Activists rally in Newburgh for parolee voting rights

NEWBURGH – Community activists, voters’ rights organizations and elected officials rallied in the City of Newburgh, Thursday, urging the community to contact their state representatives to pass two pieces of voter’s rights legislation regarding automatic voter registration and the right to vote for paroled felons.

Automatic voter registration, which also goes by the Voter Empowerment Act of New York, would allow automatic voter registration to occur at more government and municipal agencies than the DMV, as well as allow for pre-voter registration for those 16 years of age and up.

Voting for paroled felons was enacted through an executive order from Governor Andrew Cuomo last year, but would need to be codified into law. In the Assembly, it is listed as bill a4987 and has companion legislation before the State Senate.

It is believed this legislation alone could increase the voting base of Orange County anywhere from the hundreds of voters to the low thousands, according to activists and local officials.

Specifically, regarding voting eligibility for paroled felons, the argument was made that part of one’s reintegration into society is participating within the democratic process.

Pagan: “I have to look for as many reasons as possible”

Angelo Pagan, a former paroled felon who now works as a workforce development agent for the Exodus agency, said he voted for the first time last year and it was not only a point of personal pride, but also another reason to live a straight life.

“Something as small as the ability to vote is just one of many more reasons, for me, to not to go back to prison and I have to look for as many reasons as possible,” said Pagan. “Some of us have to work harder than others to get our lives back and just being able to vote is one more thing, on my list of many, that keeps me out and productive.”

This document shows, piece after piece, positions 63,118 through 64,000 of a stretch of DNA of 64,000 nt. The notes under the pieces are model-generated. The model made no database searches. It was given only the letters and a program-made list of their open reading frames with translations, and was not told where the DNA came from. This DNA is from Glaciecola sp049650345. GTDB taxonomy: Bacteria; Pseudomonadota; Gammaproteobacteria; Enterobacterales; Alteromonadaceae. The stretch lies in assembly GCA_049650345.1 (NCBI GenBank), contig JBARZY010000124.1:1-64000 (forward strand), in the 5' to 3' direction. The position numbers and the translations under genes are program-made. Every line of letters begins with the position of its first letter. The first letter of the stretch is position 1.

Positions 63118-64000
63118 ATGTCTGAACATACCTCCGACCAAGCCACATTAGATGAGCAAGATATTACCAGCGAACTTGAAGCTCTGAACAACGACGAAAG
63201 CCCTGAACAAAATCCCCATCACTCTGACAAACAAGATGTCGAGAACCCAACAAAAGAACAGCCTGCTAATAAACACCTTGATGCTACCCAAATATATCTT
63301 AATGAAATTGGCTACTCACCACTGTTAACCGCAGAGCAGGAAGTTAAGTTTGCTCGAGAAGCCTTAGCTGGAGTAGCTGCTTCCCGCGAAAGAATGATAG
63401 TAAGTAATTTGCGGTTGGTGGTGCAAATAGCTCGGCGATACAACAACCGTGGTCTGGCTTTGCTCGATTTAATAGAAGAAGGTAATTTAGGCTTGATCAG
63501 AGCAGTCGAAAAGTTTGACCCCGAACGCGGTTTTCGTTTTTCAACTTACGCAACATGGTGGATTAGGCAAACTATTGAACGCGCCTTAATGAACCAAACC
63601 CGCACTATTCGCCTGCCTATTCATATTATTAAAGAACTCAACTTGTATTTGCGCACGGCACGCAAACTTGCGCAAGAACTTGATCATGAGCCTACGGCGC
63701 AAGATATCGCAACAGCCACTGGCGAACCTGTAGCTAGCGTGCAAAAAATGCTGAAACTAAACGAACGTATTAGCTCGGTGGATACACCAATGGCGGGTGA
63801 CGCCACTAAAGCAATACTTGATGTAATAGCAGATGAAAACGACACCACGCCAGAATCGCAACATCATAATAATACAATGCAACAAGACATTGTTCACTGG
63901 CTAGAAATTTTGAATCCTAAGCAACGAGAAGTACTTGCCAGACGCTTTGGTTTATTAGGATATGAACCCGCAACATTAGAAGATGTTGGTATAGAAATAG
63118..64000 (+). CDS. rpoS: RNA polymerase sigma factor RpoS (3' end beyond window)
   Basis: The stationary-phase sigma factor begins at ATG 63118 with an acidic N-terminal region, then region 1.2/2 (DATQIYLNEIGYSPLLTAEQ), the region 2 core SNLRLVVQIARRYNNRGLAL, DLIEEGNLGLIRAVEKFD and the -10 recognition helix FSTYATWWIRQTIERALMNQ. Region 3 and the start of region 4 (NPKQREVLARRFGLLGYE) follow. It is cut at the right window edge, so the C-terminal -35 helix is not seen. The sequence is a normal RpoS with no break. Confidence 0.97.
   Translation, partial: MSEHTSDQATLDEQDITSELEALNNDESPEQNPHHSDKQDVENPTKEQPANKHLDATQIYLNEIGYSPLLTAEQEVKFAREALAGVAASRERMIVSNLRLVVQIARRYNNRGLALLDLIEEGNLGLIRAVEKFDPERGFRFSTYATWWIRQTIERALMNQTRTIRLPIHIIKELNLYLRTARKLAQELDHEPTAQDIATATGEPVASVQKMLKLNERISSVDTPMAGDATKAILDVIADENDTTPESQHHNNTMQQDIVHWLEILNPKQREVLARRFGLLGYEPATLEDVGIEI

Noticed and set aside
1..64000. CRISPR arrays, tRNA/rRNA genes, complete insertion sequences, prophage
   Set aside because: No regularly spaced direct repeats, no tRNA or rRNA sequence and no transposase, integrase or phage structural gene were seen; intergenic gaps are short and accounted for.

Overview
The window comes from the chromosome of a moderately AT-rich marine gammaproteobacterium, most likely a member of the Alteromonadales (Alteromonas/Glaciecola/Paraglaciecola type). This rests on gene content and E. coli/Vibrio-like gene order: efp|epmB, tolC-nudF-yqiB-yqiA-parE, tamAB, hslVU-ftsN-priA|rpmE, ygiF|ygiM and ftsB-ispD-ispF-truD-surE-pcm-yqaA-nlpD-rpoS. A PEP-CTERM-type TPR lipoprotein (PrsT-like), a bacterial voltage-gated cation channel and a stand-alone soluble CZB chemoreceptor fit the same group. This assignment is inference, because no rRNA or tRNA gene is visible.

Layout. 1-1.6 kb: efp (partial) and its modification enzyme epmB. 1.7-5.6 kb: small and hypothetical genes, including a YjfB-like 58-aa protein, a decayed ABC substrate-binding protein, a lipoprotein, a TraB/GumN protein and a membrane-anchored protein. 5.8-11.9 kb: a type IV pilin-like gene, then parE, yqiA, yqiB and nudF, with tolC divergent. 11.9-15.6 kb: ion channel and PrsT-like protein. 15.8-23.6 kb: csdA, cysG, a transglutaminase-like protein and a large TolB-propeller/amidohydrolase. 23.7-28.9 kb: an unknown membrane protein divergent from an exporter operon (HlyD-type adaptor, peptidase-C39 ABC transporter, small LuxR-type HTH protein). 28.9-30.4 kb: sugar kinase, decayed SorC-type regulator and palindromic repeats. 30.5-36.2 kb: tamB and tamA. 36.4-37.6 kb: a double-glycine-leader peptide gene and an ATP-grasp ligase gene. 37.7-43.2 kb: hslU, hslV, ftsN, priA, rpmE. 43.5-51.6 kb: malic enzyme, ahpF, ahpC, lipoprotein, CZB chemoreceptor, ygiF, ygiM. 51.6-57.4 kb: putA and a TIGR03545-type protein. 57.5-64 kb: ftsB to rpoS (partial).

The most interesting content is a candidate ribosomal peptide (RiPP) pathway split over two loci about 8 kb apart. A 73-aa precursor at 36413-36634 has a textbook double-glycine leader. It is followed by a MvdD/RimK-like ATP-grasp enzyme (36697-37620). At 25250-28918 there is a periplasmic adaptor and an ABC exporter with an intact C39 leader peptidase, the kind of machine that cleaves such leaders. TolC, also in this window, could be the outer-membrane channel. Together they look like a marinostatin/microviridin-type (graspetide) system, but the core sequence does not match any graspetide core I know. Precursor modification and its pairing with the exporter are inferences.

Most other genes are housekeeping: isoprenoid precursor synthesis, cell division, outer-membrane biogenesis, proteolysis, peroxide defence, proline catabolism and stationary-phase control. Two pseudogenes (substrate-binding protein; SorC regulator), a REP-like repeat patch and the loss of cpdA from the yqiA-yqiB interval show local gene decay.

Voting for paroled felons and automatic voter registration would help raise the voices of disenfranchised communities significantly, according to NAACP First Vice Chairman Ray Harvey.

Harvey said many times people in communities don’t know they have to register and have no transportation, or support. Automatic voter registration would allow them to become registered from virtually any government interaction.

Newburgh Mayor Torrance Harvey said people being disenfranchised in this way is just another example of how government will exclude people, rather than include them and these measures are a big step toward inclusion.

“We can go on and on and on, where people are excluded instead of being included. People are disenfranchised and that’s why we’re here,” said Harvey. “We don’t want people to be disenfranchised; we want everyone who is of legal age to participate and vote.”

Local residents are encouraged to contact their state representatives, from both the Assembly and Senate, asking them to vote on these bills before the end of the current legislative session.



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